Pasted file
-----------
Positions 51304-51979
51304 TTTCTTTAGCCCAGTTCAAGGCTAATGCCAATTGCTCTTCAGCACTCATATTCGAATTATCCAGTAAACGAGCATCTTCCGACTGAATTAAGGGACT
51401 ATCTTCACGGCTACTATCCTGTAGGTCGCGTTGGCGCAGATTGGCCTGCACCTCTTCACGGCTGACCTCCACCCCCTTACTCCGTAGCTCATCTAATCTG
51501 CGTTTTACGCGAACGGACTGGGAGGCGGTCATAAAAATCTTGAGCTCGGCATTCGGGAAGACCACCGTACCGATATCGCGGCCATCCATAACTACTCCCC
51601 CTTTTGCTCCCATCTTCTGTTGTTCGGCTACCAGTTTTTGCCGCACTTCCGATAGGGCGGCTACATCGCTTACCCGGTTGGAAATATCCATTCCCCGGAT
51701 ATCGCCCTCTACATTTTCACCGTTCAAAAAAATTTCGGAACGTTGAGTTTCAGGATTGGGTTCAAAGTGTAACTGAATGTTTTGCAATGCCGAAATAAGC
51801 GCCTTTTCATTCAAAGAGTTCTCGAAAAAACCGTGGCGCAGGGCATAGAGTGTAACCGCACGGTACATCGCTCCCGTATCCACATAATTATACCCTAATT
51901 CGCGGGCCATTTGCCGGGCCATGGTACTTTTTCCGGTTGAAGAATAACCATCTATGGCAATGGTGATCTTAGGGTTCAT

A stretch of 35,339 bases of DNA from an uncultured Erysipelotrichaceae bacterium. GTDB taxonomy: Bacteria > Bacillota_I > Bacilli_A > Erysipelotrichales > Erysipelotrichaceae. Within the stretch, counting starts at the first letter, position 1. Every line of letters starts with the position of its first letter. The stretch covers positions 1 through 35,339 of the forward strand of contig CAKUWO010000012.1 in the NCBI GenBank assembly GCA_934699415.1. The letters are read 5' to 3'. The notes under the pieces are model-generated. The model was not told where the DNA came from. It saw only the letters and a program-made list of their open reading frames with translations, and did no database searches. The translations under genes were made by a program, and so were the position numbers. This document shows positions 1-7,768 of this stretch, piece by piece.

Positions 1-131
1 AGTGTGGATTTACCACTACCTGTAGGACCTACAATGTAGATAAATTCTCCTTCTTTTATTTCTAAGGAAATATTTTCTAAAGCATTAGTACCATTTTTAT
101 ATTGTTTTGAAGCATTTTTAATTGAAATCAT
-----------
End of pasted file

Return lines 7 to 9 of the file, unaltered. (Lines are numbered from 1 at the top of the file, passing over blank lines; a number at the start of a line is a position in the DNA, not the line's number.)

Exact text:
51801 GCCTTTTCATTCAAAGAGTTCTCGAAAAAACCGTGGCGCAGGGCATAGAGTGTAACCGCACGGTACATCGCTCCCGTATCCACATAATTATACCCTAATT
51901 CGCGGGCCATTTGCCGGGCCATGGTACTTTTTCCGGTTGAAGAATAACCATCTATGGCAATGGTGATCTTAGGGTTCAT

A stretch of 35,339 bases of DNA from an uncultured Erysipelotrichaceae bacterium. GTDB taxonomy: Bacteria > Bacillota_I > Bacilli_A > Erysipelotrichales > Erysipelotrichaceae. Within the stretch, counting starts at the first letter, position 1. Every line of letters starts with the position of its first letter. The stretch covers positions 1 through 35,339 of the forward strand of contig CAKUWO010000012.1 in the NCBI GenBank assembly GCA_934699415.1. The letters are read 5' to 3'. The notes under the pieces are model-generated. The model was not told where the DNA came from. It saw only the letters and a program-made list of their open reading frames with translations, and did no database searches. The translations under genes were made by a program, and so were the position numbers. This document shows positions 1-7,768 of this stretch, piece by piece.